You made the comment, “each time you retrieve an item from session state causes a database query to be executed”. This is not true. For session state the entire session is loaded when the application event AcquireRequestState is raised. When the application event ReleaseRequestState, the session state is persisted (if dirty). The main performance issue with SQL Server session state is that the entire session is loaded on every request even if not referenced. That is why on the Page directive you can add EnableSessionState=”false”.

    I think you may have gotten confused with the profile provider which will load profile properties on demand. For each property you reference, it will perform a round trip to the database.

  3. http:// says:

    @Phil – Thanks for the correction, you are absolutely right. I misspoke.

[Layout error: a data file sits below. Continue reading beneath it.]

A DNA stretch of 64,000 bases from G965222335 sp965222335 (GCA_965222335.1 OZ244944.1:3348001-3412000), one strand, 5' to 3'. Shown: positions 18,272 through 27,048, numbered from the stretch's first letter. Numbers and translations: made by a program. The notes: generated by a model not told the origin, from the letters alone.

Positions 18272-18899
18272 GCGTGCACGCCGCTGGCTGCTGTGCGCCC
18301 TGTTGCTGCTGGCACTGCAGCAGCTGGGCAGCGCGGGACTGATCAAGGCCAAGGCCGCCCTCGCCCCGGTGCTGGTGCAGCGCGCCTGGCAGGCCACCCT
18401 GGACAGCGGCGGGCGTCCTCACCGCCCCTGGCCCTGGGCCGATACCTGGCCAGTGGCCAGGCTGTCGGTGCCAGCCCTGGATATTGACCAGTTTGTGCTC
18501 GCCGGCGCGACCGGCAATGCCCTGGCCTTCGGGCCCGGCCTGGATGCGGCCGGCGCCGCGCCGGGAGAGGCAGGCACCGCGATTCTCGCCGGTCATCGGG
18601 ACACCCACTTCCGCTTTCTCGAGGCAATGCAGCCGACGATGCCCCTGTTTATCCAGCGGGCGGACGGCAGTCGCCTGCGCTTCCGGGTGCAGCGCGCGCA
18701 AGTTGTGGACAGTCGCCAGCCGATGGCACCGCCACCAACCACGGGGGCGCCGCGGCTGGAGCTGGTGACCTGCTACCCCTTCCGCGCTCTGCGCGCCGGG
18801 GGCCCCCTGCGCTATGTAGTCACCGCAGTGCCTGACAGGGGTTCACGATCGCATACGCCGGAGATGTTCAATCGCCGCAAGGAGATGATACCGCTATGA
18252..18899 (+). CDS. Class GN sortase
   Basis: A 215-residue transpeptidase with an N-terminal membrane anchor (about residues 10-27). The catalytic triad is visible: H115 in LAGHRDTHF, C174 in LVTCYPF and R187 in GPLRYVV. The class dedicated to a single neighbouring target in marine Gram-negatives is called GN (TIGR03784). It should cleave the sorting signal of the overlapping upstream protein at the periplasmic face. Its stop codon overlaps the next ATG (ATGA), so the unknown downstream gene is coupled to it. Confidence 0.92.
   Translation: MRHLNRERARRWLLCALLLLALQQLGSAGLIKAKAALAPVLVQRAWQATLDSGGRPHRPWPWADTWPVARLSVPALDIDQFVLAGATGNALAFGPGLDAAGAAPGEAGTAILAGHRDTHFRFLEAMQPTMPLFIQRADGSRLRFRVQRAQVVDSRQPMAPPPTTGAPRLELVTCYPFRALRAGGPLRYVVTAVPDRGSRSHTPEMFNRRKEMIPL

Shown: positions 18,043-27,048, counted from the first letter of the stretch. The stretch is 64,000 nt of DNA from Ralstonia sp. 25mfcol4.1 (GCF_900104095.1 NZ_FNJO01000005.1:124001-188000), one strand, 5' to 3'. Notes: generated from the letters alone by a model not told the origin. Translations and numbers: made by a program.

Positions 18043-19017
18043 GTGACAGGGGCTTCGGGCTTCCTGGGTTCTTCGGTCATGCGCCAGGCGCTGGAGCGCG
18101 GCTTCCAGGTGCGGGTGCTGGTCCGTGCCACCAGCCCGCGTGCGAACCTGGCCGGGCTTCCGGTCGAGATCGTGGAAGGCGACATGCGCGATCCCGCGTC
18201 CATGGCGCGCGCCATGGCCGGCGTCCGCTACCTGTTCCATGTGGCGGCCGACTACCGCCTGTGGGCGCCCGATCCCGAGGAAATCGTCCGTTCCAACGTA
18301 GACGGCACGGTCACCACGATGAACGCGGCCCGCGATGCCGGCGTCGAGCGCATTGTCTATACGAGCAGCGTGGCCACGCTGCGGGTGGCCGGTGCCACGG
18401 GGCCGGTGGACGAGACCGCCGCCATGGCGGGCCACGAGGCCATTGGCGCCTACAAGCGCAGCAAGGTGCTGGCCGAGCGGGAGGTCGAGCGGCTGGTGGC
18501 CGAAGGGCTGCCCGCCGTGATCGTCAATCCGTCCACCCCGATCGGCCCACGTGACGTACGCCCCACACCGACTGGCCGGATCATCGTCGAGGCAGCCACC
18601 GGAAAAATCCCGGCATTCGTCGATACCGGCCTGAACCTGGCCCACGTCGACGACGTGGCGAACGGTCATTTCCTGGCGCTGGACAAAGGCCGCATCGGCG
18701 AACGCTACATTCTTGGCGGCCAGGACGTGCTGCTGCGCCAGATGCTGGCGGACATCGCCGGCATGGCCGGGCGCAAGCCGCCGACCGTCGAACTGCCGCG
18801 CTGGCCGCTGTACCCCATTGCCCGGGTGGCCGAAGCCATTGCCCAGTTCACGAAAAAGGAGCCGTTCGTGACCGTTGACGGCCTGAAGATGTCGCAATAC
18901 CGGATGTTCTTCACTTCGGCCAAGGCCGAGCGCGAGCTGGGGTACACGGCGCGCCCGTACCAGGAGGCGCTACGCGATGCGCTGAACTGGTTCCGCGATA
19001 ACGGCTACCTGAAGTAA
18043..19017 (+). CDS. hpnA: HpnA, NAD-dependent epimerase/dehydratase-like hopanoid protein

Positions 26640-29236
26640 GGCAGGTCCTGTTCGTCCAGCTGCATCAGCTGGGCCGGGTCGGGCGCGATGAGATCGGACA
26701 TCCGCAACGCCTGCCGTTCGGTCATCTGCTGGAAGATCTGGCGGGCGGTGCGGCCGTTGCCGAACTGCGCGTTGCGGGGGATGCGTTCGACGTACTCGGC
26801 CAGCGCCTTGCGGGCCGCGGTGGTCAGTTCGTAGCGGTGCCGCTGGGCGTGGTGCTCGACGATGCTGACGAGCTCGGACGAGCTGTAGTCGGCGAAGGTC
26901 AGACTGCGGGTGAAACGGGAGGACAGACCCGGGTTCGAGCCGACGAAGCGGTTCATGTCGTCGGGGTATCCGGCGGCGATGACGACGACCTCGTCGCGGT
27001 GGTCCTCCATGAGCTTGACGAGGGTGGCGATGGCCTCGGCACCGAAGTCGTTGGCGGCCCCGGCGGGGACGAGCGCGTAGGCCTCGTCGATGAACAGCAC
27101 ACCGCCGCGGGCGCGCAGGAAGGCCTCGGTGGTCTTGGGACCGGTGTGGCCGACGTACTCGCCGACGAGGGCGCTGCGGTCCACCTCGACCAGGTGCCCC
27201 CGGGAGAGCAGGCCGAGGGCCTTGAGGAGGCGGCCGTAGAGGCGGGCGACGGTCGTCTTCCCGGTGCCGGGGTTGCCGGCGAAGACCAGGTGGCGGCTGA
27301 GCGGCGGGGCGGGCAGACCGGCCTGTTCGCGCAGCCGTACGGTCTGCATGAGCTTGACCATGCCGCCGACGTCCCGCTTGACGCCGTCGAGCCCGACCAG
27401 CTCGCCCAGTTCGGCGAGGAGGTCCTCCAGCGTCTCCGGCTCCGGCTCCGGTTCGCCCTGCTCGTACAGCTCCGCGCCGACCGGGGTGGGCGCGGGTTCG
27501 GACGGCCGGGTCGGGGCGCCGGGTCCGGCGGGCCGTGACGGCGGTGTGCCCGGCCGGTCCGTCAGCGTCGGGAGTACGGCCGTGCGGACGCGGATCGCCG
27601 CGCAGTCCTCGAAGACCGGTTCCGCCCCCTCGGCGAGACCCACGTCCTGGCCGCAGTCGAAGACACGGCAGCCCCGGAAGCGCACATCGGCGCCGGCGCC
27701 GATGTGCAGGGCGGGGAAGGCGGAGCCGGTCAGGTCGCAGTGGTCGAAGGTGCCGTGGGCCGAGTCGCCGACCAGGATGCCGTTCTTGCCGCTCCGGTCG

4. http:// says:

    ggh

  5. Very well done Stephen. In a world of regergitated (and resyndicated) content, you manage to remain fresh.

    I’ve been very interested in Velocity for a little while now for non-web applications… I didn’t realize how easily it snapped into ASP.NET (I should have figured).

    Thanks again for another great post.

    -Timothy

  6. http:// says:

    Isn’t the one file share a single point of failure. If high availability is important, where can you put the configuration file so that if you lose the server that is sharing the file, you won’t lose the cache?

  7. http:// says:

    @High Availability – Yes, the file share is a single point of failure. The docs hint that this is something that will change before the final release.

  8. http:// says:

    I found this great Linq to SQL serializer class here on codeproject.com
    sql.codeproject.com/…/linqsqlserialization.aspx

    For those who wish to serialize their linqSQL classes and use them in web services etc etc.